Cooking Emits Harmful Gases
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A TV show in Korea called ‘So Bi Jah Report’ (Consumer Reports) recently ran an experiment on PM10 (Particulate matter that is less than 10 micrometers in size) in the kitchen.
According to tests ran using sophisticated equipement measuring PM2.5 and PM10, cooking will emit harmful particles, much more than smoking or any other normal indoor activity.
In the sample in the video, the person pan-fried mackerel, a fish commonly eaten in Korea emitted 10 times more harmful particles per cm3 than cigarettes and almost 30 times more than the air quality outside during a sunny day.
This screenshot shows from right to left: Outdoor air, smoking indoors, and cooking mackerel and its particulate matter content measured in cm3 .
An expert was asked why this happens and he explained that when cooking something, fire/heat must be used to ‘burn’ in order to cook whatever is on the pan, whether its meat or vegetables. When something burns, harmful gases are emitted because of the hot metal pan touching foods.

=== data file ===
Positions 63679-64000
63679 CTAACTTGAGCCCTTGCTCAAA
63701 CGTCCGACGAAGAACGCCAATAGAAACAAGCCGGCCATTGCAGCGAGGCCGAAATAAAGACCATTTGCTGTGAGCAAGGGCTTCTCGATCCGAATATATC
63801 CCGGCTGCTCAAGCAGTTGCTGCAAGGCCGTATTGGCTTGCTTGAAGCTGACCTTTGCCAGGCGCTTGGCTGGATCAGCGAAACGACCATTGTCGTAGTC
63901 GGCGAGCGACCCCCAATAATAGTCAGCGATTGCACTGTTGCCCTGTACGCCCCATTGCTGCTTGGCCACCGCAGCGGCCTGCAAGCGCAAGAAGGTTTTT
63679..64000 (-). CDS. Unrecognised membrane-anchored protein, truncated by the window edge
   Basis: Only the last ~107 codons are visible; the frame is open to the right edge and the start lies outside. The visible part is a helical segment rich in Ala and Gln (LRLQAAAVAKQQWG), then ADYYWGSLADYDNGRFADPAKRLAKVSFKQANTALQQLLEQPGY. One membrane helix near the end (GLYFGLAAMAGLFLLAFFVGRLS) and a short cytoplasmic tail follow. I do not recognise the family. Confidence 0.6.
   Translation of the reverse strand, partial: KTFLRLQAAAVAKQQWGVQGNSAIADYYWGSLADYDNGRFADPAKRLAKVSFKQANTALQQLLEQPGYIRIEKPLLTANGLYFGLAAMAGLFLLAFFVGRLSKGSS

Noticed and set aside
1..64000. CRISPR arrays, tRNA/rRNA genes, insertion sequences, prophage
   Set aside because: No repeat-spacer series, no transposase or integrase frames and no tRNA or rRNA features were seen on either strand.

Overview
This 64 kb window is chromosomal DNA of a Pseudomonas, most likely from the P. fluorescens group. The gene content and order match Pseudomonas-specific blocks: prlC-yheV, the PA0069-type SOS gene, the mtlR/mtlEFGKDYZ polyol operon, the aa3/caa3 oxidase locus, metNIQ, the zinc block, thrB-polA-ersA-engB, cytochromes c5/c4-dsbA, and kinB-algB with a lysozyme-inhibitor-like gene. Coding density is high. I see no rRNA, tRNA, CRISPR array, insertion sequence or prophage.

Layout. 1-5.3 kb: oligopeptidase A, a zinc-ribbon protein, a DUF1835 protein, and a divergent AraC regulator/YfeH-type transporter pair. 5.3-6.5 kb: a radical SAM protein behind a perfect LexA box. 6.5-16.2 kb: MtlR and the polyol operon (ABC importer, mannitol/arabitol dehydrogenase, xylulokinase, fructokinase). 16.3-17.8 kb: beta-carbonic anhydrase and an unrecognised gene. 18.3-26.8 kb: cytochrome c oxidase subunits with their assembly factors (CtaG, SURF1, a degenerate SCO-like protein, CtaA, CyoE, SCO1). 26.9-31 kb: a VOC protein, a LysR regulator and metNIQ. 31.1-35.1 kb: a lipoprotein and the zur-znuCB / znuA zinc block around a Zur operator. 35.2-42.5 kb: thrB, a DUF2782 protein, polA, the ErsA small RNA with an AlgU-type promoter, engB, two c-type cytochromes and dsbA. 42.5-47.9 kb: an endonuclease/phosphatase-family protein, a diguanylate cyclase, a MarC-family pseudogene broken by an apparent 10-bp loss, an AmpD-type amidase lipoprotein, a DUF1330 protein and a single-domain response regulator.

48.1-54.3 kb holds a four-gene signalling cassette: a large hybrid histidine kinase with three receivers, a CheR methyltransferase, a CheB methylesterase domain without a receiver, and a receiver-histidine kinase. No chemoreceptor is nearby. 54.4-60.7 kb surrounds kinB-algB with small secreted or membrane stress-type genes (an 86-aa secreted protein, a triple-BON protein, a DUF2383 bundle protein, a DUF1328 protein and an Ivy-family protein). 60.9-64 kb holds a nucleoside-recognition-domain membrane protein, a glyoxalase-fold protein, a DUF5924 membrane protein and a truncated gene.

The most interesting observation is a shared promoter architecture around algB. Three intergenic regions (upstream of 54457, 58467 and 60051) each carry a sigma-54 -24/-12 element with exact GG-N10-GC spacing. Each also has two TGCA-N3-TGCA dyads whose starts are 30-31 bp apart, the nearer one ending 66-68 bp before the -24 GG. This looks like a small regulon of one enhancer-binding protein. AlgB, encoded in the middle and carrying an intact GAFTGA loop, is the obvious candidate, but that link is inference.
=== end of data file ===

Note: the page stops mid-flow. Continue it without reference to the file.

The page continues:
These harmful gases cannot be filtered via carbon filters completely due to the size of the particles.
It is mentioned that the most effective way to get rid of these types of gases are through air circulation by either opening the window or using a fan during cooking.